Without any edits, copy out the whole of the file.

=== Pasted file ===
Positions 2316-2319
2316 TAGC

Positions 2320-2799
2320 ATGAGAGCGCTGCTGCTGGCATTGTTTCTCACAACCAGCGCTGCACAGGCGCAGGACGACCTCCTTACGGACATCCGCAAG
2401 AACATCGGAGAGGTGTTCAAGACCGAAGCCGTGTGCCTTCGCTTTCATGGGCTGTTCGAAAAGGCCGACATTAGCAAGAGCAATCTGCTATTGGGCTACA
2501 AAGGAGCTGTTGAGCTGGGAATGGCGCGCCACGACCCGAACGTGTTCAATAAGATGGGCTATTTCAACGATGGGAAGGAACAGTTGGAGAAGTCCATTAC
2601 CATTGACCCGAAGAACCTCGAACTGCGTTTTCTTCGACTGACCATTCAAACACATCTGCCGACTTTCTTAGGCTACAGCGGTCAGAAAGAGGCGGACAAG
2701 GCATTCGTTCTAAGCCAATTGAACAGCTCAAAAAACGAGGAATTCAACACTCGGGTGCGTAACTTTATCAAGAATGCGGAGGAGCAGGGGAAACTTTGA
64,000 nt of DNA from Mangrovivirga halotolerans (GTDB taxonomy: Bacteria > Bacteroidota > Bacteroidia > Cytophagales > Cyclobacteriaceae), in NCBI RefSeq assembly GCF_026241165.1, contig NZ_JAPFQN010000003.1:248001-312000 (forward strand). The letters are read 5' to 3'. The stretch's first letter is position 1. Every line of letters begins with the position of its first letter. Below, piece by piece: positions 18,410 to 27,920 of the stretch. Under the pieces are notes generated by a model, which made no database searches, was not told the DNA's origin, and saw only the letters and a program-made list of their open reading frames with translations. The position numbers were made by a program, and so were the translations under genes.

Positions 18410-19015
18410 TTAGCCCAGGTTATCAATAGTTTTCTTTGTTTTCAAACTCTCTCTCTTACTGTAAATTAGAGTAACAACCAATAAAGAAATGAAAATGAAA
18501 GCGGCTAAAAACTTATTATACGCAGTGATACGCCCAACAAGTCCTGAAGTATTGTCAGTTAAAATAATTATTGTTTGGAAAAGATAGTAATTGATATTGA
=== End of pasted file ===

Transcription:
Positions 2316-2319
2316 TAGC

Positions 2320-2799
2320 ATGAGAGCGCTGCTGCTGGCATTGTTTCTCACAACCAGCGCTGCACAGGCGCAGGACGACCTCCTTACGGACATCCGCAAG
2401 AACATCGGAGAGGTGTTCAAGACCGAAGCCGTGTGCCTTCGCTTTCATGGGCTGTTCGAAAAGGCCGACATTAGCAAGAGCAATCTGCTATTGGGCTACA
2501 AAGGAGCTGTTGAGCTGGGAATGGCGCGCCACGACCCGAACGTGTTCAATAAGATGGGCTATTTCAACGATGGGAAGGAACAGTTGGAGAAGTCCATTAC
2601 CATTGACCCGAAGAACCTCGAACTGCGTTTTCTTCGACTGACCATTCAAACACATCTGCCGACTTTCTTAGGCTACAGCGGTCAGAAAGAGGCGGACAAG
2701 GCATTCGTTCTAAGCCAATTGAACAGCTCAAAAAACGAGGAATTCAACACTCGGGTGCGTAACTTTATCAAGAATGCGGAGGAGCAGGGGAAACTTTGA
64,000 nt of DNA from Mangrovivirga halotolerans (GTDB taxonomy: Bacteria > Bacteroidota > Bacteroidia > Cytophagales > Cyclobacteriaceae), in NCBI RefSeq assembly GCF_026241165.1, contig NZ_JAPFQN010000003.1:248001-312000 (forward strand). The letters are read 5' to 3'. The stretch's first letter is position 1. Every line of letters begins with the position of its first letter. Below, piece by piece: positions 18,410 to 27,920 of the stretch. Under the pieces are notes generated by a model, which made no database searches, was not told the DNA's origin, and saw only the letters and a program-made list of their open reading frames with translations. The position numbers were made by a program, and so were the translations under genes.

Positions 18410-19015
18410 TTAGCCCAGGTTATCAATAGTTTTCTTTGTTTTCAAACTCTCTCTCTTACTGTAAATTAGAGTAACAACCAATAAAGAAATGAAAATGAAA
18501 GCGGCTAAAAACTTATTATACGCAGTGATACGCCCAACAAGTCCTGAAGTATTGTCAGTTAAAATAATTATTGTTTGGAAAAGATAGTAATTGATATTGA